House of Lords launches report on forensic science in the UK
1 May 2019
The House of Lords’ Science and Technology Committee’s report on forensic science, which Professor Ruth Morgan (UCL Security & Crime Science) was the Specialist Adviser for, has found that forensic science in the UK is in a state of crisis.
The Committee, chaired by Lord Patel, found that a lack of funding, an absence of high-level leadership and an insufficient level of research and development means the UK is lagging behind other countries, when it was once considered a world-leader in the field.
Professor Ruth Morgan, Director of the UCL Centre for the Forensic Sciences, said: “Forensic science has been the subject of a number of inquiries in recent years, but the House of Lords Science and Technology Committee inquiry is unique in taking a holistic view of the whole system.
“The recommendations are far reaching, integrated and systemic, and strongly acknowledge the urgency of acting now to stop forensic science lurching from crisis to crisis, and ensuring trust in the justice system.”
The Committee heard evidence that:
- Many private forensic service providers are experiencing serious financial difficulties
- There is no consistency in how the 43 Police Authorities commission forensic science services
- The Forensic Science Regulator has no statutory powers with which to enforce standards of forensic science provision and there is no discernible strategy to deal with the rapid growth of digital forensic evidence
- Cuts to legal aid have affected the ability of defendants to access forensic science expertise resulting in inequitable access to justice
- Research and development in forensic science is currently under resourced, uncoordinated and does not appear to reflect the value to the criminal justice system. This has resulted in serious concerns about the scientific validity of some forensic science fields and the evaluative interpretation of science evidence.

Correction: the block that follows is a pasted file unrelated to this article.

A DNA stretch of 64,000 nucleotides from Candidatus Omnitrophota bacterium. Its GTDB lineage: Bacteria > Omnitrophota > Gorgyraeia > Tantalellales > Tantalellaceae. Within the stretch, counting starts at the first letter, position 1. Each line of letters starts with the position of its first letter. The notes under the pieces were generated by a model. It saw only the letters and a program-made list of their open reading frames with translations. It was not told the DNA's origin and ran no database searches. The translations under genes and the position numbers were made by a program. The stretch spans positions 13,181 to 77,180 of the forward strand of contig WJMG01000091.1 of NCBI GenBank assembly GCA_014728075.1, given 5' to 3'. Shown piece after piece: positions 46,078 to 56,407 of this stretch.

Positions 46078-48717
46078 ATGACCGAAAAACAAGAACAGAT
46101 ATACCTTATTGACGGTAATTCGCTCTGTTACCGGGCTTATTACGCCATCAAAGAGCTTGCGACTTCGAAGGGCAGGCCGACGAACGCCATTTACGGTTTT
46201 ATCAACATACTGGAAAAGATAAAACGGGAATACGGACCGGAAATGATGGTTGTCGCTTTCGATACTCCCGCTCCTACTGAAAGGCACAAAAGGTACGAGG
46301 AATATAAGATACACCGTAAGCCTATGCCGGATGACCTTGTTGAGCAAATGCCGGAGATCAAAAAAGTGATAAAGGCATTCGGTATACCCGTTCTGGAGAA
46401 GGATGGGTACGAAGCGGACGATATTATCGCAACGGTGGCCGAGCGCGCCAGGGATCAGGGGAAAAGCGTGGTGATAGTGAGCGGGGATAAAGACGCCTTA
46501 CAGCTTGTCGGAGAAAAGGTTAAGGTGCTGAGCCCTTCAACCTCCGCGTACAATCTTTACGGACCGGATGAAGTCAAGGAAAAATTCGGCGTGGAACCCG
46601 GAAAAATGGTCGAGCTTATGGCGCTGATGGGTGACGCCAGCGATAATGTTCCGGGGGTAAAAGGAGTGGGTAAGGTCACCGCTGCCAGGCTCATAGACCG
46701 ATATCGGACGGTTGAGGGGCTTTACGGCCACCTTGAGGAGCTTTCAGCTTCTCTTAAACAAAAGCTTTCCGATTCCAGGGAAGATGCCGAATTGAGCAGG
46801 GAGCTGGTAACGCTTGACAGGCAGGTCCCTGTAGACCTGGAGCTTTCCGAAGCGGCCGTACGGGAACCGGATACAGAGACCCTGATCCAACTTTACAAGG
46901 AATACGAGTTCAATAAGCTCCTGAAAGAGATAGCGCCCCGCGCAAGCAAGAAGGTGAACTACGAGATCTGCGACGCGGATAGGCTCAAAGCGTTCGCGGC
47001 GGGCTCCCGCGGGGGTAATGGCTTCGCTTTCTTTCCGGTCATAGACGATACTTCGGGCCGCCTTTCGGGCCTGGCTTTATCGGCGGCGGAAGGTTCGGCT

Committee Chair Lord Patel said: “The situation we are in cannot continue. Since 2012 the Home Office has made empty promises to give the Forensic Science Regulator statutory powers but still no action has been taken. We believe that seven years is an embarrassing amount of time to delay legislation; our forensic science provision has now reached breaking point and a complete overhaul is needed.
“If our recommendations are implemented and the Government adequately invests in forensic science, our forensic science market can return to a world leading position.”
The Committee’s recommendations include:
- Creating a Forensic Science Board to deliver a new strategy and take responsibility for forensic science in England and Wales
- The remit and resources of the Forensic Science Regulator should be significantly reformed and expanded to include responsibility for regulating the market and statutory powers to bolster trust in the quality of forensic science
- The Legal Aid Agency should liaise with the market-regulation arm within the expanded role of the Forensic Science Regulator to set new pricing schemes for forensic testing and expert advice for defendants
- The Ministry of Justice and the Home Office should invest in research of automation techniques for data retrieval and analysis to tackle issues with digital forensic analysis
- To return the UK to its position as world-leading, a National Institute for Forensic Science should be created to set strategic priorities for forensic science research and development, and to coordinate and direct research and funding.
The inquiry was launched in July 2018 and heard 21 oral evidence sessions with over 50 witnesses. There were also 103 written evidence submissions, including from the UCL Centre for the Forensic Sciences.
- House of Lords Science and Technology Committee Report
- Professor Ruth Morgan's academic profile
- UCL Centre for the Forensic Sciences
- UCL Department for Security & Crime Science
- UCL Engineering
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